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Google Pay revamps with new focus on managing bank accounts and finances

The search giant, trying to overcome privacy hurdles, says it won't share transaction information with other parts of Google.


Google is pushing further into personal finance.

Angela Lang/CNET

Google wants its software to become the center of people's financial lives. The search giant on Wednesday said it's overhauling its Google Pay service, which lets people pay for stuff using their phones, and extending the focus to online banking, shopping and loyalty programs.

It's partnering with a handful of banks and financial institutions to create "a new mobile-first bank account," called Plex, managed through the Google Pay app. Starting next year, institutions including Citi, BBVA and the Stanford Federal Credit Union will offer the Plex accounts, which come with no monthly fees or overdraft charges. 

Google hopes to lure people to its software with the promise of a better user experience. It said its artificial intelligence will make it easier to search through purchases. For example, it will show you a charge from a taqueria if you search for something more vague like "Mexican restaurant." The app will also send spending reports and other insights to help with budgeting. While Google provides the technology, the money is handled by the bank, the company said.

The announcement underscores a major push into financial services by the biggest tech companies in the world, from Apple to Samsung. But the effort could be dogged by trust problems Silicon Valley has faced in recent years, as the public, lawmakers and media take a harder look at the tech industry's privacy and data collection practices.

Asked about those concerns, Caesar Sengupta, Google's vice president of payments, said the company won't share transaction history with third parties. He said the data also won't be shared with other parts of Google, so it won't feed into the company's massive digital advertising operation, which accounts for the vast majority of the company's more than $160 billion in annual revenue.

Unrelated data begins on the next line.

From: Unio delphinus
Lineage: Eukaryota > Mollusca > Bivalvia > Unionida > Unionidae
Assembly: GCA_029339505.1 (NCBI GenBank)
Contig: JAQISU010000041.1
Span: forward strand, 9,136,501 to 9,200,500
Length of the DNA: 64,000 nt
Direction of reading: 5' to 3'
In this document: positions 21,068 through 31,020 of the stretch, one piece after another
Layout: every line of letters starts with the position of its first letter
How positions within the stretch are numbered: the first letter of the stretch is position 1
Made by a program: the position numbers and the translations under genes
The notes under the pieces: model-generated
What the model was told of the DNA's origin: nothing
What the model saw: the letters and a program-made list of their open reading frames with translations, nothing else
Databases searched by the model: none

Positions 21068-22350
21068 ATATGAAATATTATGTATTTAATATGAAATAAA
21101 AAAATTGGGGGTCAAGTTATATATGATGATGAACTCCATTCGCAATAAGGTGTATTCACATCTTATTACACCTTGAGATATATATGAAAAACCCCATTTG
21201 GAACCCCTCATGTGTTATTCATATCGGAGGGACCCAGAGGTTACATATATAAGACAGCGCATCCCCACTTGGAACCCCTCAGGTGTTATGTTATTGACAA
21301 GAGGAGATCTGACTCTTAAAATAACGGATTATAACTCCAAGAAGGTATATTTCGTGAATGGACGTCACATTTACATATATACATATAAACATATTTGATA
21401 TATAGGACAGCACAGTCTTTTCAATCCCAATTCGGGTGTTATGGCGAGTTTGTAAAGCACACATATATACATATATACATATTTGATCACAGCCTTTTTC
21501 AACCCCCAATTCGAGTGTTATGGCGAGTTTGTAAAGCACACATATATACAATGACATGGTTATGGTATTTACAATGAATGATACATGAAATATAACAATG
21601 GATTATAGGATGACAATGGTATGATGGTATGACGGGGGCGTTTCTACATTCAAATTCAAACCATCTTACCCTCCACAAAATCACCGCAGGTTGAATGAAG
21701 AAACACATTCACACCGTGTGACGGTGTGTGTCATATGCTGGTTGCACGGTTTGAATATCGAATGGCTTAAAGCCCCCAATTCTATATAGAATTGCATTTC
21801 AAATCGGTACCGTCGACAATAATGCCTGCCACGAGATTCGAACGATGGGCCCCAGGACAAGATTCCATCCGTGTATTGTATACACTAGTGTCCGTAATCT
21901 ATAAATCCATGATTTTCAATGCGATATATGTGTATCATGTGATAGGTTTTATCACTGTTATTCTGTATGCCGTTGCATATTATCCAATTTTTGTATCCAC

Google says its Plex offering is "a new mobile-first bank account."


"Payments and money are an area that is deeply personal," he said in an interview. "And you do want to have very, very tight control over it." 

Google also wants the app to compete with other payment services like Venmo. People will be able to use it to pay friends, split a check or order from a business. They can use it to pay for parking meters in 400 cities or buy gas from Shell, ExxonMobil and other gas stations at certain locations. The app will also be a hub for loyalty programs and deals, with offers from businesses including Burger King, Sweetgreen and REI.

Google is the latest tech company to revamp its payment offering, though it's not going as far as other companies have gone.

In 2018, wireless carrier T-Mobile began the rollout of a banking service it calls T-Mobile Money. The company partnered with BankMobile, a division of Customers Bank, to offer its customers a banking option that had no overdrafts, ATM fees and up to 4% interest on checking account balances of up to $3,000, as long as they deposit at least $200 a month. 


Google Pay will send users spending reports.


Last year, Apple announced its own branded credit card, called Apple Card, that offered no annual or late fees, daily cash back and a titanium physical card. The card, launched in partnership with Goldman Sachs, is designed to be used with its Apple Pay mobile payment service on iPhones, iPads and Macs. The company incentivized purchases made digitally, with 2% daily cash on purchases made with the Wallet app on an iPhone or Apple Watch, compared to 1% on purchases made with the physical card. 

Earlier this year, Samsung announced it would be offering a debit card as part of its Samsung Pay payment service on Galaxy devices. Partnering with SoFi, Samsung's card similarly had no account, overdraft or account management fees. Amazon has been offering a credit card to Prime members for years, with 5% back at its own store while other companies like Venmo have recently added rewards to incentivize paying with debit cards or apps. 

Google's announcement on Wednesday could draw heat in Washington, where the company is already under intense scrutiny. Making a deeper investment in banking may rankle regulators and lawmakers who are already concerned over the tech giant's power. Last month, the US Department of Justice filed a landmark antitrust case against Google over the company's search and search advertising businesses.